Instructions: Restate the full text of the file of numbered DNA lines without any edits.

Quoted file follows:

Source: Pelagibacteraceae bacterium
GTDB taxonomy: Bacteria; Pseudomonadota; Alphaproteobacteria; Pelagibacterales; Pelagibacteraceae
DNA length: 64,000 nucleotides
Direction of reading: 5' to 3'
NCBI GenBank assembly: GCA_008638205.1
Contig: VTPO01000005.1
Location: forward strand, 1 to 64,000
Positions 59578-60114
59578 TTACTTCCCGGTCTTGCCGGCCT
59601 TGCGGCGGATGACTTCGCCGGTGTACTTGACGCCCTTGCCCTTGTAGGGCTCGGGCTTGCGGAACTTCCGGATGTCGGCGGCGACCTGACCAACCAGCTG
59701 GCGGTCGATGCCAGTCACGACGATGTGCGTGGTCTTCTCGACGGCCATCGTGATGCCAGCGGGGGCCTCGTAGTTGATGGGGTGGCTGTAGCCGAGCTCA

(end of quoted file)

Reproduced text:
Source: Pelagibacteraceae bacterium
GTDB taxonomy: Bacteria; Pseudomonadota; Alphaproteobacteria; Pelagibacterales; Pelagibacteraceae
DNA length: 64,000 nucleotides
Direction of reading: 5' to 3'
NCBI GenBank assembly: GCA_008638205.1
Contig: VTPO01000005.1
Location: forward strand, 1 to 64,000
Positions 59578-60114
59578 TTACTTCCCGGTCTTGCCGGCCT
59601 TGCGGCGGATGACTTCGCCGGTGTACTTGACGCCCTTGCCCTTGTAGGGCTCGGGCTTGCGGAACTTCCGGATGTCGGCGGCGACCTGACCAACCAGCTG
59701 GCGGTCGATGCCAGTCACGACGATGTGCGTGGTCTTCTCGACGGCCATCGTGATGCCAGCGGGGGCCTCGTAGTTGATGGGGTGGCTGTAGCCGAGCTCA